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Gene Review

eno  -  phosphopyruvate hydratase

Escherichia coli O157:H7 str. Sakai

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Disease relevance of eno

  • Initially, with a low-copy-number vector, two E. coli glycolytic gene promoters (gap and eno) were tested and found to be less effective than the original celZ promoter [1].
  • Molecular characterization of the Zymomonas mobilis enolase (eno) gene [2].
  • The structure of 3-methylaspartase from Clostridium tetanomorphum functions via the common enolase chemical step [3].
  • The recognition site is well conserved in RNase E homologues in a subfamily of the gamma-proteobacteria, including enzymes from pathogens such as Yersinia pestis, Vibrio cholera and Salmonella sp. We suggest that enolase is recruited into putative RNA degradosome machinery in these bacilli, where it plays common regulatory functions [4].
  • These E. coli recombinants were shown to express the chlamydia proteins, enolase, pmpD and CT579 [5].

High impact information on eno


Chemical compound and disease context of eno


Biological context of eno


Associations of eno with chemical compounds

  • Phosphoenolpyruvate is one of the substrates for Kdo-8-P biosynthesis by KdsA and cytidine triphosphate is the nucleotide used to activate Kdo prior to its transfer to lipid A. pyrG and eno are important for many metabolic pathways and it is interesting to find them linked to kdsA [16].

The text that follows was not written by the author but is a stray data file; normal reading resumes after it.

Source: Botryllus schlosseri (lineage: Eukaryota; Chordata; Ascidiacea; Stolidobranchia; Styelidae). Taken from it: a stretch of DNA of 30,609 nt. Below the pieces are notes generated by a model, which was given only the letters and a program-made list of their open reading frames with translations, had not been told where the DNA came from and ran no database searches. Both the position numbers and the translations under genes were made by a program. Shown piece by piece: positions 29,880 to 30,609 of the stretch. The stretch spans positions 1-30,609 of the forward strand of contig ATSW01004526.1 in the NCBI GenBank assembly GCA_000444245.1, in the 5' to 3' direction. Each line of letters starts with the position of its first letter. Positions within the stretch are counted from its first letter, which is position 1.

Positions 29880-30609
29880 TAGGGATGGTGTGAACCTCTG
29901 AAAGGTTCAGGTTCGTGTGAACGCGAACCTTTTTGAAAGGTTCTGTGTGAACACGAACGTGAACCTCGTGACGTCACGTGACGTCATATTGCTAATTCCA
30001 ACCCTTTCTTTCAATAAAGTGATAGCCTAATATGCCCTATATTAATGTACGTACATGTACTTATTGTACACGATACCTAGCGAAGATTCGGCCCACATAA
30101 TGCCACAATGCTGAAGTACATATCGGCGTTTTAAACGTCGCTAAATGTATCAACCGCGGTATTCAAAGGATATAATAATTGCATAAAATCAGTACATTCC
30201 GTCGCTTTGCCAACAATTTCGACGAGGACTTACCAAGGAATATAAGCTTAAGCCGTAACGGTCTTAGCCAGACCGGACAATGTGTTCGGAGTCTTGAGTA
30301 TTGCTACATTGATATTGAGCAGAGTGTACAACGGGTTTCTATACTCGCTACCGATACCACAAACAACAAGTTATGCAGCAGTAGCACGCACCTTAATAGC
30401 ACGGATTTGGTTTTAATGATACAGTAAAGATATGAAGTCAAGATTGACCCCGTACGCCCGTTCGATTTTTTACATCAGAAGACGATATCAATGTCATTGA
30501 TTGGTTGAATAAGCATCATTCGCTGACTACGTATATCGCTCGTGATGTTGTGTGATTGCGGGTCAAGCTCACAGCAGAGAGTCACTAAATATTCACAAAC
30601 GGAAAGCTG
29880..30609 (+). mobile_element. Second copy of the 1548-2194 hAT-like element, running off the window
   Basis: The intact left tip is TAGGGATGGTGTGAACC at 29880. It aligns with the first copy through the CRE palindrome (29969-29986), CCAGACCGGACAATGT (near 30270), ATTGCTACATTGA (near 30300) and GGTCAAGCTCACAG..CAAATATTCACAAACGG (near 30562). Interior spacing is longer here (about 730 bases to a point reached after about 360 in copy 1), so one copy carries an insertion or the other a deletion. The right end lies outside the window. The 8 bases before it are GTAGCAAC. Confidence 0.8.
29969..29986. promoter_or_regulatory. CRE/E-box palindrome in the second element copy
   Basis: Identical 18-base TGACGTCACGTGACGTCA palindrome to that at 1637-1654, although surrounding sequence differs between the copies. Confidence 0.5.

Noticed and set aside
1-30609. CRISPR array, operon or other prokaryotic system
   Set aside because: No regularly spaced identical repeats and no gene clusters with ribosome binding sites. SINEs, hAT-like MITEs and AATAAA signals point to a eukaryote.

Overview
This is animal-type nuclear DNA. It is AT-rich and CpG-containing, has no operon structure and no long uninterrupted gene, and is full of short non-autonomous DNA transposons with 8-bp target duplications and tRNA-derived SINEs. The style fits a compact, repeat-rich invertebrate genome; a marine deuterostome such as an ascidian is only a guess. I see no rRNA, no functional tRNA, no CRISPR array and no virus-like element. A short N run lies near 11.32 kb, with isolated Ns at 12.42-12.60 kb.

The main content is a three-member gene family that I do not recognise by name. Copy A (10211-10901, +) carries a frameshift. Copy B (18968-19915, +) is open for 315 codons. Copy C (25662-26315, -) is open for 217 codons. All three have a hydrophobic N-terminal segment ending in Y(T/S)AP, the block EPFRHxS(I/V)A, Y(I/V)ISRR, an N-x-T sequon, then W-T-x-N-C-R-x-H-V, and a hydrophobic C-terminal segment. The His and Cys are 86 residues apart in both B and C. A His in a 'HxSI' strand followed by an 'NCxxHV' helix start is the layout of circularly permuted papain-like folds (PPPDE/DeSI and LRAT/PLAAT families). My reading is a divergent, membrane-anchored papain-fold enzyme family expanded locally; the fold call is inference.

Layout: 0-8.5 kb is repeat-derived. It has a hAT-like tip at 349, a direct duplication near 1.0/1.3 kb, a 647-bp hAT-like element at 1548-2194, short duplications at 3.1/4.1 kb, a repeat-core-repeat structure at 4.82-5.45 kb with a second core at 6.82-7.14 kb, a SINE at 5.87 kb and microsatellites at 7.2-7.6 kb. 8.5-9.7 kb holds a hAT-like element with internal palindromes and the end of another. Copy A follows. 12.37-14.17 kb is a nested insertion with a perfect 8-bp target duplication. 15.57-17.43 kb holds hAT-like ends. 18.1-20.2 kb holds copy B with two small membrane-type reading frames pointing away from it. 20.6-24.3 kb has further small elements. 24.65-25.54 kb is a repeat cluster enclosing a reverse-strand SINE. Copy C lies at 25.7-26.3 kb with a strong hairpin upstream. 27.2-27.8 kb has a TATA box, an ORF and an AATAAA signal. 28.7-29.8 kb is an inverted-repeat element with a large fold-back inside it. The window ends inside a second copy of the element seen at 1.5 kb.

• The amounts of eno mRNA when the bacterium was grown on glycerol or glucose were compared to that when D. vulgaris was grown on lactate [17].
  • Fluoride inhibition of enolase: crystal structure and thermodynamics [18].
  • In vitro labeling of cell extracts from glucose and acetate grown cells resulted in differential labeling of enolase [19].
  • In this article, we report the results of an analysis of the glycolytic enzyme enolase (2-phospho-d-glycerate hydrolase) of Trypanosoma brucei [20].

Physical interactions of eno

  • A single molecule of the RNase E peptide binds asymmetrically in a conserved cleft at the interface of the enolase dimer [4].

Other interactions of eno


Analytical, diagnostic and therapeutic context of eno

  • Using affinity chromatography, we found that PNPase-alpha and RhlB form a ribonucleolytically active complex corresponding to the mass calculated previously for alpha(3)beta(2) (i.e., 377-380 kDa), whereas no association between PNPase-alpha and enolase was detected [6].
  • To investigate the degradosome's proposed role as an RNA decay machine, we used DNA microarrays to globally assess alterations in the steady-state abundance and decay of 4,289 E. coli mRNAs at single-gene resolution in bacteria carrying mutations in the degradosome constituents RNase E, polynucleotide phosphorylase, RhlB helicase, and enolase [23].
  • Highly sensitive immunoassays for three forms of rat brain enolase [24].
  • Highly sensitive enzyme immunoassay systems for three forms (alpha alpha, alpha gamma, and gamma gamma) of rat brain enolase were prepared by use of specific antisera to two distinct subunits (alpha and gamma) of the isozymes and beta-D-galactosidase from Escherichia coli as label [24].
  • Northern-blot analysis showed a five-fold anaerobic induction in enolase mRNA, while heat shock or cold shock increased enolase mRNA levels only slightly [13].


  1. Enhancement of expression and apparent secretion of Erwinia chrysanthemi endoglucanase (encoded by celZ) in Escherichia coli B. Zhou, S., Yomano, L.P., Saleh, A.Z., Davis, F.C., Aldrich, H.C., Ingram, L.O. Appl. Environ. Microbiol. (1999) [Pubmed]
  2. Molecular characterization of the Zymomonas mobilis enolase (eno) gene. Burnett, M.E., Liu, J., Conway, T. J. Bacteriol. (1992) [Pubmed]
  3. The structure of 3-methylaspartase from Clostridium tetanomorphum functions via the common enolase chemical step. Asuncion, M., Blankenfeldt, W., Barlow, J.N., Gani, D., Naismith, J.H. J. Biol. Chem. (2002) [Pubmed]
  4. Recognition of enolase in the Escherichia coli RNA degradosome. Chandran, V., Luisi, B.F. J. Mol. Biol. (2006) [Pubmed]